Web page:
• authentication-popup.js: Used to display a popup if you require login to checkout, case by case dependant but we can get rid of it for now, if needed maybe a redirect with a message might be enough. ☠️

Is the user going to be bothered by items not fading out when removed from the cart? Maybe not. Will they be bothered by the extra second it takes to load every single page because of this code? Probably.

Misc template changes

️Some scripts might need to be removed from .phtml template files, for example:

  • form-mini.js: We rarely use the default Magento search so no need to include this to handle autocompletion. ☠️
  • t️ranslate-inline.js: Used to render the UI to translate strings directly on the frontend, we never use this as all translations are done in the code level. ☠️

Replacing libraries

So far we’ve been removing unused script files but we can also replace some of the biggest libraries with some alternatives that will make the total request size smaller.

  • jquery.js: This is a bit scarier because jQuery is used EVERYWHERE but upgrading to jQuery 2.2.4 will reduce the library size by ~10%. This major version only dropped support for older browsers while keeping backwards compatibility so in theory (and in my limited testing) it should still work without major issues. ☠️
  • underscore.js: I didn’t actually change this one but I still thought it would be worth mentioning. In theory this library could get the same treatment as jQuery UI and split it into separate components (using something like lodash) since only ~40% is used at a time but it will require a lot of work and I don’t know if it’s worth for the sake of saving 5–6KBs. ⚠️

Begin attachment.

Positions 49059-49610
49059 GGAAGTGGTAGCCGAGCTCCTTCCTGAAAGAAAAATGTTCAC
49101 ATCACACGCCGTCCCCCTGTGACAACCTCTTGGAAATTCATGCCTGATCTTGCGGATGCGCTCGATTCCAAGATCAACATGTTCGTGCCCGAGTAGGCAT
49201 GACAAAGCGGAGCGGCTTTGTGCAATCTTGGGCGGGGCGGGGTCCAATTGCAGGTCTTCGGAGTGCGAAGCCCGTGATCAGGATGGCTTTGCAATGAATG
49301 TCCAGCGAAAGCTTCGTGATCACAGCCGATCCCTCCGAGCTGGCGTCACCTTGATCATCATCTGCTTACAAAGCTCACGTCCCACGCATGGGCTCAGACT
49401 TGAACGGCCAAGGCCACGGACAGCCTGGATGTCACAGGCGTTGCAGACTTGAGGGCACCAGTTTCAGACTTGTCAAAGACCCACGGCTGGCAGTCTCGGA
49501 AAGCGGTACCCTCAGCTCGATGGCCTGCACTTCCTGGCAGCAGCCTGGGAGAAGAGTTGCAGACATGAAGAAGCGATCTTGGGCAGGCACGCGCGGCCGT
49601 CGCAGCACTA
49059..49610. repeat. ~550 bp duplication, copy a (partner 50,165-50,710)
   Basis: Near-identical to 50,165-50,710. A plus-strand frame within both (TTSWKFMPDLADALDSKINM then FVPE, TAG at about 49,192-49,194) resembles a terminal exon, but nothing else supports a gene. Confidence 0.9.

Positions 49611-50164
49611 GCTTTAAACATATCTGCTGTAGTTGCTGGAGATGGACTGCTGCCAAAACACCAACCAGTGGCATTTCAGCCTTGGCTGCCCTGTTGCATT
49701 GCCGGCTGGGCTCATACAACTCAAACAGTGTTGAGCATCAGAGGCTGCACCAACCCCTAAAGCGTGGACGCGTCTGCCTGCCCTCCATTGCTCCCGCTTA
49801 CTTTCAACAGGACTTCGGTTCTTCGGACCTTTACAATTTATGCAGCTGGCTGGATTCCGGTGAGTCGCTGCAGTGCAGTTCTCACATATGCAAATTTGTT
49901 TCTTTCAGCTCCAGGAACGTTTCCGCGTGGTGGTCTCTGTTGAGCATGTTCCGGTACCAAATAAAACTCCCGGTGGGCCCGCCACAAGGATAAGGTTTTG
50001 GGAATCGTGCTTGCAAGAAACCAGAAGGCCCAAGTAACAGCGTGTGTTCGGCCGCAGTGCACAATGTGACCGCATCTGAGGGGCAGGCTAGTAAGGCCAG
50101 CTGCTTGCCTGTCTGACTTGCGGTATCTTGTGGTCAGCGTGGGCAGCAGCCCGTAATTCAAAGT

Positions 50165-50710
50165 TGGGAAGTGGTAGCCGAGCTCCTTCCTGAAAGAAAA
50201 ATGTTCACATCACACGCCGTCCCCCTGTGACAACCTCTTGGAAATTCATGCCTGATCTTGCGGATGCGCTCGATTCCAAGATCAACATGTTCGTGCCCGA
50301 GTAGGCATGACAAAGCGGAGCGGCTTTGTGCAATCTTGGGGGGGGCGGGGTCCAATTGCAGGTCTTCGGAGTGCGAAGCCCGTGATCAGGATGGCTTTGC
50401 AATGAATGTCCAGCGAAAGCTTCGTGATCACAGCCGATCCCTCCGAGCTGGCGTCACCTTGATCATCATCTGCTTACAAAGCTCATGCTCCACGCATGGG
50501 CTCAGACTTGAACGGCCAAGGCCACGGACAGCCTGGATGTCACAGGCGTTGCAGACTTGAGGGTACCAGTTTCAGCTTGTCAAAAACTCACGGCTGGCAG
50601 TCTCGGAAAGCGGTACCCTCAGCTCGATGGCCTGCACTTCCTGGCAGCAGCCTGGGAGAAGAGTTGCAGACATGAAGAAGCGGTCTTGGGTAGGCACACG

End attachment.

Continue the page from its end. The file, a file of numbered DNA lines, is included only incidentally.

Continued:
Going the extra mile

We’ve been focusing on JS since by know we know that’s what the browser struggles with the most, but we’re on a warpath here so we might as well get rid of other assets while we’re at it, eg:

  • Fonts: Sounds be obvious but let’s get rid of all the custom fonts and variations we’re not using. ☠️
  • Icons: We use SVG icons for these so we can get rid of the Luma/Blank icon font.

Measuring again

Let’s see how we look after doing all that work:

Post script removal performance score.
123 out of 153 requests — 433 KB gzipped.
  • 42% decrease in request count. 🎉
  • 42% decrease in JS bundle size. 🎉
  • Developer mode.
  • No composer optimisations.
  • No minification or caching.
  • No image lazy loading.
  • No CDN.
Lighthouse opportunities
  1. In my limited testing it hasn’t improved load times that much. I think people underestimate how good browsers are at painting pixels on the screen.
  • Add our own image lazy loading extension.
  • Switch Magento to production mode and optimise composer autoloader.
Post script removal + minification + lazy loading + composer optimisations.

Bundling Magento 2 JavaScript

Even though we’ve removed a lot of JS code we’re still loading hundreds of files per request, which wouldn’t be a massive issue if they were prefetched and loaded in parallel thanks to HTTP/2, but they’re not…

Final optimisation score with JS bundling.
4 out of 14 requests — 148 KB gzipped.

Closing thoughts

I’m sure there are ways to keep improving this score even more, I’ll keep working on this to get it closer to that sweet “100” but there are many areas of improvement. So for we only focused on JS and although it’s the biggest piece of the puzzle there are other ones that could use more attention (CSS, images, fonts, HTML).

Lead Developer at Media Lounge · 6x Magento Certified & Full Stack Developer · E-Commerce Specialist · Currently @ Bournemouth, UK